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Modern Woman: Daughters and Lovers 1850 — 1918 | Drawings from the Musée d’Orsay, Paris

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Interview with Isabelle Julia, Curator in Charge, Department of Graphic Arts, Musée d’Orsay, Paris
 

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Edgar Degas | Danseuse assise, penchée en avant, elle se masse le pied gauche (Dancer sitting, leaning forward, she massages her left foot) 1881–83 | Caillebotte legacy in Luxembourg, 1894 | Collection: Musée d’Orsay, Paris | Photograph: © Hervé Lewandowski | © RMN (RF22712)/Musée d’Orsay

24 March24 June 2012 | Queensland Art Gallery (QAG) | Ticketed | Curated for Brisbane

QAG Opening Hours
10.00am — 5.00pm Monday to Friday
9.00am — 5.00pm Saturday and Sunday
9.00am — 5.00pm Public Holidays

‘Modern Woman: Daughters and Lovers 1850 — 1918 | Drawings from the Musée d’Orsay, Paris’, an exhibition of drawings from the Musée d’Orsay, Paris, by artists working in France in the late nineteenth and early twentieth century, will be showing exclusively at the Queensland Art Gallery (QAG).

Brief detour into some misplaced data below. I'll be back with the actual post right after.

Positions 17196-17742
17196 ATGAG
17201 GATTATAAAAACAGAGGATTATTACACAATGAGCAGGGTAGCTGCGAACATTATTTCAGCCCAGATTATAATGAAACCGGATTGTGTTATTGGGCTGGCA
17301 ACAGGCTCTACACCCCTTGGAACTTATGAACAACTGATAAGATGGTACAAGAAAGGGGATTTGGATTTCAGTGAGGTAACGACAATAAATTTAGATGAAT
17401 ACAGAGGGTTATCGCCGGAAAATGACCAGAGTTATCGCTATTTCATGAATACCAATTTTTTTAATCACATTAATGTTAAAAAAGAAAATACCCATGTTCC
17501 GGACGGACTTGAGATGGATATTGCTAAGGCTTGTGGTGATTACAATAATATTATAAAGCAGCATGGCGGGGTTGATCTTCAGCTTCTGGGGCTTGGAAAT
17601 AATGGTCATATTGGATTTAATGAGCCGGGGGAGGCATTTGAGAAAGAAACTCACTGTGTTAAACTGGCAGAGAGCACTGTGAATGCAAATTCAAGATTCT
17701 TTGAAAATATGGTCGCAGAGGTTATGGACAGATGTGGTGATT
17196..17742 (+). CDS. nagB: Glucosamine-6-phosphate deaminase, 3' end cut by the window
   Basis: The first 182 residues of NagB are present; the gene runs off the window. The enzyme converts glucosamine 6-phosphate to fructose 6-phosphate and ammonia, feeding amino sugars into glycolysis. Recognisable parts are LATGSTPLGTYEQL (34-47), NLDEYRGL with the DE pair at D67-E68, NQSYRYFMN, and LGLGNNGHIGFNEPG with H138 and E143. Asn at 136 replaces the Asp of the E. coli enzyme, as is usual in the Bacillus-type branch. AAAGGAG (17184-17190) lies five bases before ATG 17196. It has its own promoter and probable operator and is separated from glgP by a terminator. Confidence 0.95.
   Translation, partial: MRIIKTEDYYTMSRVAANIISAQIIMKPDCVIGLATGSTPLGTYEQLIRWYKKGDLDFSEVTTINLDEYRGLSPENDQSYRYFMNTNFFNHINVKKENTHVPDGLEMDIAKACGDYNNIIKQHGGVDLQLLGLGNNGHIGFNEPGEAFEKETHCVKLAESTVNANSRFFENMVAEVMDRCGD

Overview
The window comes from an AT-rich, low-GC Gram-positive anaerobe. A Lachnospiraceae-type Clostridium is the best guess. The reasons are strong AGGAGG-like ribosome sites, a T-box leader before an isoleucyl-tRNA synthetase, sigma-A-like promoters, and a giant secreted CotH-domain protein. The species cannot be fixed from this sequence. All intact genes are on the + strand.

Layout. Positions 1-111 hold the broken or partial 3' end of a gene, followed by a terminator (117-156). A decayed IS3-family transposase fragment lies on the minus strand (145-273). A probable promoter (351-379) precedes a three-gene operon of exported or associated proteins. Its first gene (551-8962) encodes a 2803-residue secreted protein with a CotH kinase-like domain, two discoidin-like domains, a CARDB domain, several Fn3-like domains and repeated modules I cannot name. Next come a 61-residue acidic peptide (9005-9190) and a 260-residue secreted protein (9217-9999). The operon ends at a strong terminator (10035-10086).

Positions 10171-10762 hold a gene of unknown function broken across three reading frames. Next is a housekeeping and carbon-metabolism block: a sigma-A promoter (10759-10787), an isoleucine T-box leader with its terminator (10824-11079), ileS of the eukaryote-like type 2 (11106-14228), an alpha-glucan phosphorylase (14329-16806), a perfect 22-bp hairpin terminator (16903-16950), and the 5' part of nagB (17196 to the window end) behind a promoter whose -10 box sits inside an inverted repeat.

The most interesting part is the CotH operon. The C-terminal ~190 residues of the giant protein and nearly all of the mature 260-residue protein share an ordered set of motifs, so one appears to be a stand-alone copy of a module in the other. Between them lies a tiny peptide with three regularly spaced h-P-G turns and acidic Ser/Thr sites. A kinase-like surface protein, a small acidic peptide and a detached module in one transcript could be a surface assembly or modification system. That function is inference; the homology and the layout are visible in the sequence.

It celebrates the changing roles of women during the Belle Époque as depicted by leading artists of the time such as Edgar Degas, Pierre—Auguste Renoir, Edouard Vuillard, Edouard Manet, Camille Pissarro, Pierre Bonnard, Auguste Rodin, Berthe Morisot and Jean François Millet. These artists increasingly abandoned idealised representations of the female figure, and turned to women from a diverse range of socioeconomic backgrounds, depicting them in their family lives and domestic activities, as well as in the public realm as spectators, performers and workers. Through these fascinating drawings, we see French society undergoing radical transformation.